COVID-19 SPECIAL: Class of 2020

Starting salaries mostly holding steady though a few show drop

Fresh graduates who become fresh hires this year may find themselves earning less than newbies last year as employers grapple with the effects of Covid-19.

Data from two recruitment firms show a slight decline in the average salary for top entry-level jobs such as information technology (IT) executives, accounting roles and recruitment consultants.

For example, JobTech chief executive Ang Wee Tiong says the average salary for entry-level talent acquisition specialists or recruitment consultants with degrees is $2,900 this year, down from $3,400 last year.

Meanwhile, for diploma holders, the pay is $2,300 this year, down from $2,600.

Mr Vinay Dua, managing director of CareerBuilder Singapore, says that based on entry-level jobs on the firm's portals JobsCentral and BrightMinds, the average salary for the top five jobs so far this year is $2,907, down from $2,935 for the whole of last year. These include customer service, accounting and clinical or medical jobs.

Still, eight employers - six large and two small - from industries such as banking and finance, accountancy and public relations contacted by The Sunday Times say they are not cutting starting salaries for fresh graduates.

Accountancy consultancy Bridge 2 Biz managing director Henry Ong says he is keen to hire polytechnic or university graduates to add to his team of eight. "Though we're small, if the employee can perform and there is work for them, we'll share the profits with them," he says.

Human resources expert Linda Teo, who is country manager of ManpowerGroup Singapore, also says there have not been significant changes to starting pay as companies still follow existing pay structures.

However, there are fewer jobs available than last year, she notes.

Mr Ang of JobTech, which specialises in talent development, also says: "With the grim economic outlook, fresh grads tend to be disproportionately affected in terms of hiring opportunities as the cost to train them is high, and employers are less optimistic about future growth potential in the near term."

PUBLIC SERVICE BRIGHT SPOT

To provide more opportunities for fresh graduates, the public sector is ramping up hiring this year.

A Public Service Division spokesman says there are a good number of opportunities available in areas such as science, technology, and engineering, information communications and technology, data analysis and management, industry and sector development, and accounting and finance.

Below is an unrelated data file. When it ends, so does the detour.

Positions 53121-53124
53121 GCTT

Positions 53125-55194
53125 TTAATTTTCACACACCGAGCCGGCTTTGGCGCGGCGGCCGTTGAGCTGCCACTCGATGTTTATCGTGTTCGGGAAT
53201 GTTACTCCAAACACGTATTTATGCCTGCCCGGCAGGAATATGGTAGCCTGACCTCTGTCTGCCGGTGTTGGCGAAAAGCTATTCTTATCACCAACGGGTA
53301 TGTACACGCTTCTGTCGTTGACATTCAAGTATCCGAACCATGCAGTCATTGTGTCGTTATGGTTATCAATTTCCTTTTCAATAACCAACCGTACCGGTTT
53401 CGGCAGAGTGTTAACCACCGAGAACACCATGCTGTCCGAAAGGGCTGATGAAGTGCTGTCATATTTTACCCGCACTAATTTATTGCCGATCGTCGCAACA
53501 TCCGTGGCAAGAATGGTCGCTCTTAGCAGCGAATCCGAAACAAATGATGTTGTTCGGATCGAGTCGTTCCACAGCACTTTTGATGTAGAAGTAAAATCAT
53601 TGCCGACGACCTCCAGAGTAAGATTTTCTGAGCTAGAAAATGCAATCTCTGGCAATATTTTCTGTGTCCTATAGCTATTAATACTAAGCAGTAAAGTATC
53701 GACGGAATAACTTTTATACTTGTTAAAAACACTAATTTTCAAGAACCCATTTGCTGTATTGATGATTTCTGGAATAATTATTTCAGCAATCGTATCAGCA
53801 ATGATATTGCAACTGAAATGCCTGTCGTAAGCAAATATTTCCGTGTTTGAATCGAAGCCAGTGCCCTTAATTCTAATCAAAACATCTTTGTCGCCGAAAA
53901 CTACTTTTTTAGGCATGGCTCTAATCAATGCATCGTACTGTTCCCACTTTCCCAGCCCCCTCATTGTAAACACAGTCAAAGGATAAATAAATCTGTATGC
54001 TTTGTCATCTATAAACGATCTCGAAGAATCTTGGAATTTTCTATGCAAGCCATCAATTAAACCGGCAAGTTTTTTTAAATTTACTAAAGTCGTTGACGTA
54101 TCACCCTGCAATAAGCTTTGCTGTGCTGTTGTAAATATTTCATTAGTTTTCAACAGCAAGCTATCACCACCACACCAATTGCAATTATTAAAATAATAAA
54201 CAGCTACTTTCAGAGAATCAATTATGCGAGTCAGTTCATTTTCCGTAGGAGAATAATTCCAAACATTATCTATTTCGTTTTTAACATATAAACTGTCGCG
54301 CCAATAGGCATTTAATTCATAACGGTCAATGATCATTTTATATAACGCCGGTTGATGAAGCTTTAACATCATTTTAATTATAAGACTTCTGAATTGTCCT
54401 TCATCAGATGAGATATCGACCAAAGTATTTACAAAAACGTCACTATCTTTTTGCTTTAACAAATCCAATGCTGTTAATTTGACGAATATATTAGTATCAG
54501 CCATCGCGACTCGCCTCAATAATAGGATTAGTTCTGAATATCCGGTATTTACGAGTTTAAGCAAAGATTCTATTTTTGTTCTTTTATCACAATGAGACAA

"The public service provides market-competitive starting salaries to recent graduates commensurate with the size and nature of the jobs. Starting salaries of jobs with skills that are in higher demand will be correspondingly higher in response to market conditions," she says.

She adds that it has been recruiting since March to fill temporary jobs arising from Covid-19, such as those for safe distancing and swabbing operations. It is also recruiting Institute of Technical Education and polytechnic graduates as digital ambassadors for the newly created SG Digital Office.

Employers are supporting young people through positions on their management associate programmes as well as the SGUnited Traineeships programme.

 
 
 

Conglomerate Sembcorp Industries, for example, is starting the Sembcorp Graduate Programme this year to provide structured longer-term career growth for fresh graduates in engineering and business-related fields.

A spokesman says the multi-year training programme will help them upskill and learn about the energy, urban development and corporate sectors.

Public relations firm Rice Communications' managing partner James Brasher says that although the firm has currently frozen hiring, it intends to introduce a new scheme to hire graduates - and, potentially bring more on than it usually would. "But, at this stage, we've not worked out exactly how and when we can do this," he says.

Meanwhile, the national traineeships scheme, which was introduced in the Resilience Budget in March and enhanced in the Fortitude Budget last month, aims to provide 21,000 places in the next 12 months for recent and new local graduates. They can gain industry-relevant experience and build networks through professional or industrial attachments.